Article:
Dramatizations of unhappy women killing their husbands often end up like histrionic Lifetime movies, but few works on the subject land with the power of the Lyndsey Turner’s breathtaking production of Sophie Treadwell’s expressionistic 1928 play, Machinal, now on view at the Roundabout’s American Airlines Theatre. After 100 minutes watching this bleak, wrenching drama – loosely based on the real-life story of Ruth Snyder – you may need a few minutes to even get up from your seat.
That visceral reaction is due in large part to the incredible, award-worthy performance of British actress Rebecca Hall in the central role of Helen, a painfully shy, neurotic, and somewhat oppressed young woman). Ill equipped for office work, or even life in general, Helen is desperate to fulfill societal expectations, as well as to escape her stifling home life with her nagging mother (the superb Suzanne Bertish). So she enters into an ill-fated marriage with her boorish boss Mr. Jones (Michael Cumpsty, in yet another excellent turn). During the play’s first half, Hall stunningly captures all of Helen’s unease with even the smallest tasks of daily existence, making us almost co-conspirators in her eventual, unlikely crime.
The catalyst for Helen’s change in behavior is her chance meeting with a tough-but-tender revolutionary (a wonderful, hunky Morgan Spector), who unleashes her hidden well of passion. Hall’s sudden blossoming into a fully breathing, seemingly “normal” young woman is a marvel to behold; it’s as if we’re watching a completely different person on stage. Accordingly, it’s even sadder to see Helen once again withdraw into her old behavior once she returns to her husband and their drab life.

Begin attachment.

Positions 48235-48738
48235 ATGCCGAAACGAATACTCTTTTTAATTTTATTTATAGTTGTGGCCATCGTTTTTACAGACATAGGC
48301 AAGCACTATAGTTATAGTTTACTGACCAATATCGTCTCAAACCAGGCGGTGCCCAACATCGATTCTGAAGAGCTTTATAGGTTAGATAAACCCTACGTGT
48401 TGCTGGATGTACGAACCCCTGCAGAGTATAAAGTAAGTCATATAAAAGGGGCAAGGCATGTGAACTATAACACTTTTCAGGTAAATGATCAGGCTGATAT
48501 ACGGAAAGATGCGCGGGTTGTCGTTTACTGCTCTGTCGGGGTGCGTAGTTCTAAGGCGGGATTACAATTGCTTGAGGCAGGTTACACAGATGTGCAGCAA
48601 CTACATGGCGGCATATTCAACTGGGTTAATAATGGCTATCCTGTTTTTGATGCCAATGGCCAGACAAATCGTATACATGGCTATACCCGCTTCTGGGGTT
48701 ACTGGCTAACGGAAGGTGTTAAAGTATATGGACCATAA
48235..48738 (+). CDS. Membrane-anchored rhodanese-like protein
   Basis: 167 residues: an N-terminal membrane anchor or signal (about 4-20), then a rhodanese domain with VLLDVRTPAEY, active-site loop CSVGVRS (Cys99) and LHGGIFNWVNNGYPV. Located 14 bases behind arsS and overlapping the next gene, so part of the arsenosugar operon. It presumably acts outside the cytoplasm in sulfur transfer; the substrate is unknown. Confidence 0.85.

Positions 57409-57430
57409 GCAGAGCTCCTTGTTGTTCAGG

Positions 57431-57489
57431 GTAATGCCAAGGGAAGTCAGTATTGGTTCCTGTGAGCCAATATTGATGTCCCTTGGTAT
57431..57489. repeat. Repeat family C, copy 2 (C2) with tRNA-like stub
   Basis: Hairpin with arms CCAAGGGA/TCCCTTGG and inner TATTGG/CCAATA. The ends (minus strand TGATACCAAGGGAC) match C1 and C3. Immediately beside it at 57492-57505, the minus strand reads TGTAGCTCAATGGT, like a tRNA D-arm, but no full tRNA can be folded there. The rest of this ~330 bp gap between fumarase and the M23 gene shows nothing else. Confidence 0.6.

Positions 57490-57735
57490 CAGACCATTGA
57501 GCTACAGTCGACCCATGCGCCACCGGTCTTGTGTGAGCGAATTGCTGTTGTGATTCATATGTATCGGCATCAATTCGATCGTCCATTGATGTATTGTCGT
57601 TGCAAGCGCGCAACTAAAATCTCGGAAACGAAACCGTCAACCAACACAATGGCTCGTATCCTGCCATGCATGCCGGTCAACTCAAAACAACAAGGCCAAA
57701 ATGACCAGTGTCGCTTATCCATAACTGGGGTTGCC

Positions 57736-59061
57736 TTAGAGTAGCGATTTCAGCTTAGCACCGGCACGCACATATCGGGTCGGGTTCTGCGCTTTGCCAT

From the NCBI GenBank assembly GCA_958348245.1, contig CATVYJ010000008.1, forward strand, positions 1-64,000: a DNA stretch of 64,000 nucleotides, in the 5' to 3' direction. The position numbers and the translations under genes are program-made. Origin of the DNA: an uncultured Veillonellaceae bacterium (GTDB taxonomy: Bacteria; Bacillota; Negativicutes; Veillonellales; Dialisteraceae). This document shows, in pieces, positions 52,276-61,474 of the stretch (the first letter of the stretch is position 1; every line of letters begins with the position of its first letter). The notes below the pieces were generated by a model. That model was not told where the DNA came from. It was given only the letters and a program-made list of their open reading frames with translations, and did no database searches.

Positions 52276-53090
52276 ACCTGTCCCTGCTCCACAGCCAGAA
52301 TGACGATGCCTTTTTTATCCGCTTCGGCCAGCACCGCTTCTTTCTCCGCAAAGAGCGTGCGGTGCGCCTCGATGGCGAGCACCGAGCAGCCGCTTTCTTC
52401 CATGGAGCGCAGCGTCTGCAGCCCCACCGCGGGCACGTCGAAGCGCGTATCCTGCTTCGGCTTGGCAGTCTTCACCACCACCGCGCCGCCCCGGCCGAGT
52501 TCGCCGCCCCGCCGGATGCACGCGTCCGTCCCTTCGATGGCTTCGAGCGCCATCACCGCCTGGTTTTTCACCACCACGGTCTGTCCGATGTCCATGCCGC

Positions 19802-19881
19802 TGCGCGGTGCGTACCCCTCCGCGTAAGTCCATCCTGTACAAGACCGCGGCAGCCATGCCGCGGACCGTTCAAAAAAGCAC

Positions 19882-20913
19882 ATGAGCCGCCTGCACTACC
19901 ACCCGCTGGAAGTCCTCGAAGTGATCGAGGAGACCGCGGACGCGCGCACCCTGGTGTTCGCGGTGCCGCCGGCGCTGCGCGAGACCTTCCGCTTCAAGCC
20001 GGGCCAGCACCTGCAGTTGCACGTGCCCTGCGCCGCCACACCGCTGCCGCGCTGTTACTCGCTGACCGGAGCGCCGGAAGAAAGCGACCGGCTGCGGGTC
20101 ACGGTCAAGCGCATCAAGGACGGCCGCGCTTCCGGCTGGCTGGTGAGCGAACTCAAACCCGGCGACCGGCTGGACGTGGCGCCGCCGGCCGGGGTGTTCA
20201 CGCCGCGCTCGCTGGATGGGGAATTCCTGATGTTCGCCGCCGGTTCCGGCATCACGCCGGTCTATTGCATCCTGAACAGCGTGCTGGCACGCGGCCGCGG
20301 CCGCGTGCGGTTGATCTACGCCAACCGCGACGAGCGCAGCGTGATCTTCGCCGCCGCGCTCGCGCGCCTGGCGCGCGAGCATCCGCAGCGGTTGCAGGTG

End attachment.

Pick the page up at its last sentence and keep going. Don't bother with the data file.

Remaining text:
If the production does falter slightly, it’s when Turner amps up the proceedings a bit too much in the show’s courtroom sequence, which periodically resembles the musical “Chicago.” But the aftermath of the trial, as Helen awaits her fate in jail, is both moving and harrowing, and Hall’s emotional vulnerability in this final segment is beyond stunning.
The director also deserves major kudos for her remarkably inventive use of Es Devlin’s constantly revolving, continually changing set, and for her keen eye for creating evocative visual tableaux utilizing the large ensemble.
In a spring Broadway season that is about to be dominated by musicals, Machinal is a cold, wintry blast of air – yet one that turns out to be remarkably refreshing.
By Brian Scott Lipton
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Rebecca Hall, Suzanne Bertish, Michael Cumpsty, Morgan Spector, Damian Baldet, Ashley Bell, Jeff Biehl, Arnie Burton, Ryan Dinning, Scott Drummond, Dion Graham, Edward Hyland, Jason Loughlin, Maria-Christina Oliveras, Daniel Pearce, Henny Russell, Karen Walsh, Michael Warner
American Airlines Theatre
227 West 42nd Street
New York, NY 10036